TGG helps businesses to analyse, select and enter global markets. We have years of experience working in multiple international markets across a wide range of sectors. This series of posts is meant as a high-level guide to help people through the complex world of international trade. We have selected 10 areas to focus on which we feel are crucial for success.
Step Two: Do the research
Don’t rely on a blank page. As bizarre as it may sound, we find that lots of companies enter a new international market having done virtually no detailed research on that market and this approach leads to a number of mistakes being made which are likely to jeopardise the success of any new market venture.
For example, many companies decide to enter a country on the back of a promising-sounding meeting. Maybe somebody is met at a trade show or an approach comes in via the internet and the opportunity seems too good to turn down. It is possible that you could get lucky and that such an opportunistic coming together might deliver the ideal partner – but this is rarely the case.
In depth, quality research into the market is absolutely essential despite the fact that it costs money and may slow you down in the early stages. It is essential because without the right detailed information and strategic advice at the outset your medium and long term growth is going to suffer.
A classic result of failing to do the correct research in advance is that organisations build their business in a new market on the wrong cost base. People often assume that, if it’s an emerging market everything will be incredibly cheap or conversely they think that if costs are 25% lower than at home then they should be OK. In both of these instances, your business might flounder – you won’t be able to attract the right calibre of people on the one hand, and on the other you are building a much more expensive infrastructure than your local competitors.
Bench-marking should be an essential element of any local market research. Make sure your cost base is sustainable. It is really difficult to deconstruct a poor cost-base retrospectively so it’s worth getting it right at the outset.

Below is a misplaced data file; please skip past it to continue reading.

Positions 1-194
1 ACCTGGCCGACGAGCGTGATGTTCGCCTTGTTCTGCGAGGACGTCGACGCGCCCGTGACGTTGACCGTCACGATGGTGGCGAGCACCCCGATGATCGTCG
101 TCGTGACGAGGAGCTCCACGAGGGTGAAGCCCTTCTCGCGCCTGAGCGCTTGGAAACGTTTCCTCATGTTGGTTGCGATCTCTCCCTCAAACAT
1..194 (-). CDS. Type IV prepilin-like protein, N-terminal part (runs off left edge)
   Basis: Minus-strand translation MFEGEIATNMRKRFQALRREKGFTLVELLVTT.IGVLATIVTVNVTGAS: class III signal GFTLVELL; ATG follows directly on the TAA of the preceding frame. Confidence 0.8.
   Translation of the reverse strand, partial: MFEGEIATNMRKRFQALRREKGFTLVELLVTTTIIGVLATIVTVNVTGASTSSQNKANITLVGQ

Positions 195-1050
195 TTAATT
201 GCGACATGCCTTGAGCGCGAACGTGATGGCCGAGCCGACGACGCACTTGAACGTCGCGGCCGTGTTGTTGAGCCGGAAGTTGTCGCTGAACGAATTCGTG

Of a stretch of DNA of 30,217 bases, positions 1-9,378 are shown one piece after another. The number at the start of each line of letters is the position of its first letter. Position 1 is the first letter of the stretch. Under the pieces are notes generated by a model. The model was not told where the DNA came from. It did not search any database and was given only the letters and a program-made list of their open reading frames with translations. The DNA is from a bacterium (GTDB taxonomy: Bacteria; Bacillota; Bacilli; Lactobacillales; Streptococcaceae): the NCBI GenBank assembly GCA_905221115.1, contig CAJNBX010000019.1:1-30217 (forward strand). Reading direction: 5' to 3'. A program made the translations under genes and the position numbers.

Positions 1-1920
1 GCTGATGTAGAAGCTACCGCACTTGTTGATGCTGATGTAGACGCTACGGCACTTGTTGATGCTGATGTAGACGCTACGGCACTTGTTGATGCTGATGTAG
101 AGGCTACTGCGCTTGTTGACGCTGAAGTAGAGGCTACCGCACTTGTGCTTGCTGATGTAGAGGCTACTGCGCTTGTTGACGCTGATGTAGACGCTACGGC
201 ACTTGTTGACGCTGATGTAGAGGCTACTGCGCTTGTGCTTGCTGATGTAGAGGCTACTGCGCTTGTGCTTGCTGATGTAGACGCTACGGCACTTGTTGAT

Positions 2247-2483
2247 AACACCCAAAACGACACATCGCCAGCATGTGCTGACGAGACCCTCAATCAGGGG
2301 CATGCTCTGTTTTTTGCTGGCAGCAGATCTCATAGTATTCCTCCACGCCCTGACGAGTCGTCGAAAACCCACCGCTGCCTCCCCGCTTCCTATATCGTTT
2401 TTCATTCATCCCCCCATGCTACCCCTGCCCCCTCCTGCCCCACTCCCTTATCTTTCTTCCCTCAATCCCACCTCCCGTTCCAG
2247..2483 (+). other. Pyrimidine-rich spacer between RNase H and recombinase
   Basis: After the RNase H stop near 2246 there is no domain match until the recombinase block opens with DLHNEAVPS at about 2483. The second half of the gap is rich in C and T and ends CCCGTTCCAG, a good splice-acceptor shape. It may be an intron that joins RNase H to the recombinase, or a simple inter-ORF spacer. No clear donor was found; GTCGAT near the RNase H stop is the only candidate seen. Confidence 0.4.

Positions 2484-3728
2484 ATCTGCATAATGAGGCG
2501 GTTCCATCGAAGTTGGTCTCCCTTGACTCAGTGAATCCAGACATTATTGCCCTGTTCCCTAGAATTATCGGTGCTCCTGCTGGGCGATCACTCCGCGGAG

You need to chose your partners and employees wisely – people often go into a new territory and don’t really know what ‘good’ looks like in that country. If you don’t understand the cultural norms in a country it is very difficult to know what good looks like and you are in danger of choosing something that would look good in your own territory and transplanting it into a new market. Don’t be attracted to contacts in emerging markets because they are a good fit with your folks back at base if what you really need is for them to be a good fit in the local emerging market-place.
A key part of any research has to be to look at what time-frames are realistic in terms of bringing a return on your investment. All of the emerging markets are massively relationship oriented. People don’t want to do business with you until they are sure you are the type of people they would feel comfortable doing business with in the long run (in fact I’d be wary of people who want to jump into bed with you straight away). The combination of relationship orientation, unfamiliarity with the landscape and bureaucracy probably means that things will take longer to mature than you may have expected. You need to build realistic timescales into your investment and cash-flow plans from the outset.
There are many issues that need to be considered before committing the time, cash and bandwidth needed to successfully enter a new international market and we have listed but a few of them here. It costs money to commission good research but it costs a lot more to enter the wrong market, with the wrong product in the wrong way.
The next of step in or 10 step guide will look at developing cultural fluency.